The heat is on
In this edition of our monthly Gadget column, we examine thermometers.
Taylor Classic 1-Inch Instant Read Thermometer
Many years ago, I spent countless hours in restaurants, not in front of computers. I honed the skill to determine if a protein was rare, medium-rare or well-done just by giving it a slight push and feeling the give of the flesh. These days, I can type perfectly while blindfolded, but I need to fall back on a trusty thermometer to discern the difference between a rare and medium pot roast. Even when working on the line, I always carried Taylor’s simple thermometer as a back-up. A gadget in the most basic of definitions, Taylor’s thermometer should be a quick go-to for any home chef or grill master for its control and reliability. The stainless steel five-inch stem is durable so you can pop it into a chicken thigh on the grill for a quick check or leave it lodged in a pot roast in the oven for a constant gauge. Unlike digital thermometers where you need to trust the readout, the simple manual calibration takes the guesswork out of a Sunday barbecue. Proving that sometimes the best gadgets aren’t $600 touch screens of proprietary limitations, Taylor’s thermometer functions on ancient, universal principles and retails for less than $4.
Target Digital Fork Thermometer
Arguably the best retail store in the universe, Target offers a digital thermometer. It contains enough bells and whistles to separate itself from a one-button medical thermometer, but not so many as to become a confusing universal remote. Largely plastic, the seven-inch thermometer comes with interchangeable one- and two-prong attachments. The idea is that you can measure and flip your meat at the same time, but skewering anything heavier than a hot dog makes for a precarious venture. The redeeming quality of this thermometer, read-outs that convert the temperature into doneness based on the meat you’ve selected by cycling through eight options, may also be its downside. It’s helpful for people who haven’t memorized the Fahrenheit difference between medium and well for a pork chop, but the temperature consistently recorded five to seven degrees higher than the calibrated Taylor thermometer. If I were a conspiracy theorist, I would say that the manufacturers intended this, picturing a future lawsuit from someone getting sick after eating chicken that this thermometer reported was fully cooked. Still, if you’re not fussy about a little wiggle room in your reading, this makes a great last minute $20 gift.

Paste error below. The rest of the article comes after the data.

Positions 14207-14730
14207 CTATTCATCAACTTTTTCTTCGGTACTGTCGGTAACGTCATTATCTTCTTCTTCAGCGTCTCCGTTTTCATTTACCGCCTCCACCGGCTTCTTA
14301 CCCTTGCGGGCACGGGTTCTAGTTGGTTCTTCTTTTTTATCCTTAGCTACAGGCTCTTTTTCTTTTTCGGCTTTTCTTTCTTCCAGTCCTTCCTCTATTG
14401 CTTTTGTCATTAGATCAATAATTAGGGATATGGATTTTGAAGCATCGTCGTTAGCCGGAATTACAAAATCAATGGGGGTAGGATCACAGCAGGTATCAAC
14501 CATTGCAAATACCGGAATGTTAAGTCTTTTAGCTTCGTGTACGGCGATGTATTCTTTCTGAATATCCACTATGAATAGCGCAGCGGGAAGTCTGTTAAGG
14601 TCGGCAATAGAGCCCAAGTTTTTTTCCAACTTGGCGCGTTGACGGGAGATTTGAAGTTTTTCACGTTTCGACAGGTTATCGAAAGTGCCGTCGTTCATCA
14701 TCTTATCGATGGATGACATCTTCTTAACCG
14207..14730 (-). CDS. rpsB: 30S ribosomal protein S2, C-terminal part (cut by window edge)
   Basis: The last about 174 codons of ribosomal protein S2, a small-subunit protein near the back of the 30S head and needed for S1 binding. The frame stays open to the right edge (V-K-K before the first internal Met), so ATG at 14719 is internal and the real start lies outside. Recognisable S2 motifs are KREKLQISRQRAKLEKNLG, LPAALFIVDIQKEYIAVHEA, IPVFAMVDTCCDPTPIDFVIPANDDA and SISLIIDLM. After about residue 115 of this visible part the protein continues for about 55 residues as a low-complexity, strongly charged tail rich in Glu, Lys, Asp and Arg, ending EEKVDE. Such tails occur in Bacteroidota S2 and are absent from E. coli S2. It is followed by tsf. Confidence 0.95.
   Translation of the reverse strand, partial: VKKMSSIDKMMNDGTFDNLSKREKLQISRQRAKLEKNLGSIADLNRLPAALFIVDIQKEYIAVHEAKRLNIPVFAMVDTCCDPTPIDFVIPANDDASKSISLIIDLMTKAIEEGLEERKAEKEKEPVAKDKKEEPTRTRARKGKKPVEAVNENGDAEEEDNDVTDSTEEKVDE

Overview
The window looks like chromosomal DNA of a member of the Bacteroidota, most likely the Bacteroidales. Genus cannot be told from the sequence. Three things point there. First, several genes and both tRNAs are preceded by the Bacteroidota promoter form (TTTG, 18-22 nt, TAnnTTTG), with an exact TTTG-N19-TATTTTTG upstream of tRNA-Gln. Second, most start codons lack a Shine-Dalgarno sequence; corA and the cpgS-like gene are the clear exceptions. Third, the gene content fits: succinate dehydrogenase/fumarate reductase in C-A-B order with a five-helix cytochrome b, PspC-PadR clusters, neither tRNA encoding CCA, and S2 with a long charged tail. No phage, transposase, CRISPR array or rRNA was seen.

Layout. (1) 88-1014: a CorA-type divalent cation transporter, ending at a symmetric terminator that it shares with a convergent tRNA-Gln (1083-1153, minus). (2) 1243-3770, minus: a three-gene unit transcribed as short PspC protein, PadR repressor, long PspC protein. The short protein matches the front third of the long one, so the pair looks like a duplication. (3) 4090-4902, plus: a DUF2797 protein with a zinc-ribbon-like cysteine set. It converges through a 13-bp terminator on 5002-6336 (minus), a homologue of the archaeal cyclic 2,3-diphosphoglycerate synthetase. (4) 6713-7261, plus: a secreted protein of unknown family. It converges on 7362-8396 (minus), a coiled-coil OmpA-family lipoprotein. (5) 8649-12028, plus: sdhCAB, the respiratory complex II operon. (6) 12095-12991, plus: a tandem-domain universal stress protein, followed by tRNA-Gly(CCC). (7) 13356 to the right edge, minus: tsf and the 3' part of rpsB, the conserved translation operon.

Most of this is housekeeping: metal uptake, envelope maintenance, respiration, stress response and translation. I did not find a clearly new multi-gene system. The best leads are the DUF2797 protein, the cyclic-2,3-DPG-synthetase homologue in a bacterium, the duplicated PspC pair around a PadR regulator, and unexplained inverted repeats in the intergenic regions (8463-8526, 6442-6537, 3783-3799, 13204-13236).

Kintrex Digital Infrared Thermometer with Laser
Designed for in and out of the kitchen, Kintrex’s infrared thermometer enters the ring at a slight disadvantage. But, come on, it has a frickin’ laser beam! The joy of pointing a laser-sighted gun and pulling the trigger to take something’s temperature is unmatched. With a quick draw from the included belt holster, I eagerly took the temperature of everything I could lay my sights on—if you’re curious, my cat’s head is 1.7°F hotter than her butt. Capable of registering temperatures between -76°F and 932°F, this is the only thermometer of the three that can double as a candy thermometer handling the high temperatures necessary to make candies or work with a deep fat fryer. When you’re working with a fryer whose optimum temperature begins at 350°F, the ability to measure from a distance counts adds a measure of safety. Unfortunately, without a probe, the thermometer really just reports surface temperature, so if you want to find out if the center of your steak is still red, good luck. At $45, it’s almost five times the price of a candy thermometer, but the safety and cool factor could justify the purchase if you pull taffy more often than you grill tuna. Plus, frickin’ laser beams.